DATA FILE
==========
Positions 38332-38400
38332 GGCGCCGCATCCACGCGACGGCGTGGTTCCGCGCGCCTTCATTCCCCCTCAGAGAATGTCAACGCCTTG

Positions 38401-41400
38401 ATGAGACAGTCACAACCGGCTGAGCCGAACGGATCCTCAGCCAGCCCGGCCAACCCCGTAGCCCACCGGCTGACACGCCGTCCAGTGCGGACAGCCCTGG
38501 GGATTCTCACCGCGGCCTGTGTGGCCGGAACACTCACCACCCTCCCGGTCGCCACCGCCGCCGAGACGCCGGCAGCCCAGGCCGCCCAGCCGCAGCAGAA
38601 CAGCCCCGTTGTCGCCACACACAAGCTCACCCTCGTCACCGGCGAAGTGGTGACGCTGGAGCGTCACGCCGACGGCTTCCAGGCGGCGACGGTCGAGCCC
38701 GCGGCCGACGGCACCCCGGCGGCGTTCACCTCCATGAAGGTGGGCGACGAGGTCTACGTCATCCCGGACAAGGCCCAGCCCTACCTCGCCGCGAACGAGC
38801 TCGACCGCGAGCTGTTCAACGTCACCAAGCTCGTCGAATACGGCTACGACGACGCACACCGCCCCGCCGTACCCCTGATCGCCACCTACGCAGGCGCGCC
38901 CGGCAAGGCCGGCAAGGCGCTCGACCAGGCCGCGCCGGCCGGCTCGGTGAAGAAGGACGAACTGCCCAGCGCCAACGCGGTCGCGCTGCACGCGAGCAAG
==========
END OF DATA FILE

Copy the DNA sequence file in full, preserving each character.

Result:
Positions 38332-38400
38332 GGCGCCGCATCCACGCGACGGCGTGGTTCCGCGCGCCTTCATTCCCCCTCAGAGAATGTCAACGCCTTG

Positions 38401-41400
38401 ATGAGACAGTCACAACCGGCTGAGCCGAACGGATCCTCAGCCAGCCCGGCCAACCCCGTAGCCCACCGGCTGACACGCCGTCCAGTGCGGACAGCCCTGG
38501 GGATTCTCACCGCGGCCTGTGTGGCCGGAACACTCACCACCCTCCCGGTCGCCACCGCCGCCGAGACGCCGGCAGCCCAGGCCGCCCAGCCGCAGCAGAA
38601 CAGCCCCGTTGTCGCCACACACAAGCTCACCCTCGTCACCGGCGAAGTGGTGACGCTGGAGCGTCACGCCGACGGCTTCCAGGCGGCGACGGTCGAGCCC
38701 GCGGCCGACGGCACCCCGGCGGCGTTCACCTCCATGAAGGTGGGCGACGAGGTCTACGTCATCCCGGACAAGGCCCAGCCCTACCTCGCCGCGAACGAGC
38801 TCGACCGCGAGCTGTTCAACGTCACCAAGCTCGTCGAATACGGCTACGACGACGCACACCGCCCCGCCGTACCCCTGATCGCCACCTACGCAGGCGCGCC
38901 CGGCAAGGCCGGCAAGGCGCTCGACCAGGCCGCGCCGGCCGGCTCGGTGAAGAAGGACGAACTGCCCAGCGCCAACGCGGTCGCGCTGCACGCGAGCAAG